The morning brought mist. Gone were the views and back was an awareness of the task in hand. Over the Aonachs on to Carn Mor Dearg and then the Ben. Would we be able to find that problematic descent to Coire Giubhsachan in mist? Is my compass work and pace counting good enough to get us past five finger gully in bad visibility? Sweet muesli, strong coffee, pack up, one last glance at what might be the finest bivvy in all Scotland and then we're off to find out.
The day starts with a climb, up the last few metres of Stob Coire Bhealaich. Then, instead of following the North East Edge we walk on autopilot, following a use track, allowing it to pull us South of where we really want to be. Then comes the realisation, a few moments effort to relocate and finally a long gradual climb to the ramshackle cairn on the summit of today's first Aonach and back onto the planned route. If this is the only error we make today I'll be a happy man.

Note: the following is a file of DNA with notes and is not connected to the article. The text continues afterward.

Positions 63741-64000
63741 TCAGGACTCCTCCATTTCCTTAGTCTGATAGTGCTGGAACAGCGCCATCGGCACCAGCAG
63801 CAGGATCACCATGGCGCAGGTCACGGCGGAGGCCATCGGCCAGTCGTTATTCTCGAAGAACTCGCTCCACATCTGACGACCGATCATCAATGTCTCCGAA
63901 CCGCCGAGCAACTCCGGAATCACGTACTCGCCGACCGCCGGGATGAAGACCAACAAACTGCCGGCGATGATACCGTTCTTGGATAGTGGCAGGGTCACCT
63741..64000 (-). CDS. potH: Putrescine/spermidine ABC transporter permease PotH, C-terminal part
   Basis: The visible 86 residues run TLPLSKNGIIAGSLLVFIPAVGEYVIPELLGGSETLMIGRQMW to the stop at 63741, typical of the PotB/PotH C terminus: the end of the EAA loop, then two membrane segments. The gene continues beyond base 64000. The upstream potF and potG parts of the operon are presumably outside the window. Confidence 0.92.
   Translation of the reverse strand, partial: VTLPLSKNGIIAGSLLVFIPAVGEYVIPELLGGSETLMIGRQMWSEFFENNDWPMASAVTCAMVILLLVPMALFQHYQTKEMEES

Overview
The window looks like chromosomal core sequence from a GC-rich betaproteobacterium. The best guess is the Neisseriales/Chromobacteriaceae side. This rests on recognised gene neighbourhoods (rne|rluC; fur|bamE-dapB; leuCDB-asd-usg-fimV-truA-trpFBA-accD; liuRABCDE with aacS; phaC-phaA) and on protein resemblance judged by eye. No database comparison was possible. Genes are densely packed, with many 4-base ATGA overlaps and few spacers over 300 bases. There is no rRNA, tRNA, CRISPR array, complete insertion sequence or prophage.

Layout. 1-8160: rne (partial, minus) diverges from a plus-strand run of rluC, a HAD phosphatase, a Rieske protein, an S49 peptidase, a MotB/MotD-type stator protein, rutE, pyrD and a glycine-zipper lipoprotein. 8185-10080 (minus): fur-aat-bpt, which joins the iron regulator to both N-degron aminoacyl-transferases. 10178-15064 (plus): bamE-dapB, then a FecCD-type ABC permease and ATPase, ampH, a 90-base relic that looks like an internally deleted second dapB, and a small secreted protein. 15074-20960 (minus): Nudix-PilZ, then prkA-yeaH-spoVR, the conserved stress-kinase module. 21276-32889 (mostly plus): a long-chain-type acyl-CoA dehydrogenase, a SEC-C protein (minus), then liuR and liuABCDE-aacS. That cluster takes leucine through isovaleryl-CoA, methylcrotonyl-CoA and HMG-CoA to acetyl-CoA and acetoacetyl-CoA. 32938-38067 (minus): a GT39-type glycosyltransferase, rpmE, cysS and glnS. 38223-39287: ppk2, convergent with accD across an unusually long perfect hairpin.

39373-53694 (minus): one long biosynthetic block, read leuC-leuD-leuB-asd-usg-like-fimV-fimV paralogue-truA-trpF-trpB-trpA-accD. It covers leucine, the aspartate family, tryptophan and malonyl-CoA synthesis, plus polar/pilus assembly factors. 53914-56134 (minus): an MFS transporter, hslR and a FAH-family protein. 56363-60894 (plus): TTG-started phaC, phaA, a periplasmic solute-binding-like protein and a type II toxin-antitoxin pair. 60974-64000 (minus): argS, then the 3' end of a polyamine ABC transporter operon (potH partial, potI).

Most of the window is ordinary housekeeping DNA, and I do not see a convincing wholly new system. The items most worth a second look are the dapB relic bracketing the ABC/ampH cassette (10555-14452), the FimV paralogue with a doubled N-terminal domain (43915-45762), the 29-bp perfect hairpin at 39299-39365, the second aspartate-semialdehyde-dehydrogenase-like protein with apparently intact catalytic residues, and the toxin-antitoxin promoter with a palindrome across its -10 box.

Some more down, in places scrambly, is followed by a wide saddle and then a shallow climb up onto the shoulder of Aonach number two. En route we pass tiny remnants of Scotland's permanent snow. Once on the top there's a temptation to keep on over the wide grassy plateau and bag another summit but at worst I'm a bagger in denial and in any case I want to avoid any potential view of the ironmongery of the ski centre. Instead, I take a rough bearing and head off in search of the little cairn marking the way off. We head too far North of West but as we walk we see a figure heading our way. A lone walker, travelling with a day pack and odds are he's doing our route in reverse. We stop to chat. The way off is steep but doable, the jumping off point is more that way than that, our new found friend has been over the Ben and CMD and later in the day intends to cycle over to Aviemore in his pursuit of all the four thousanders.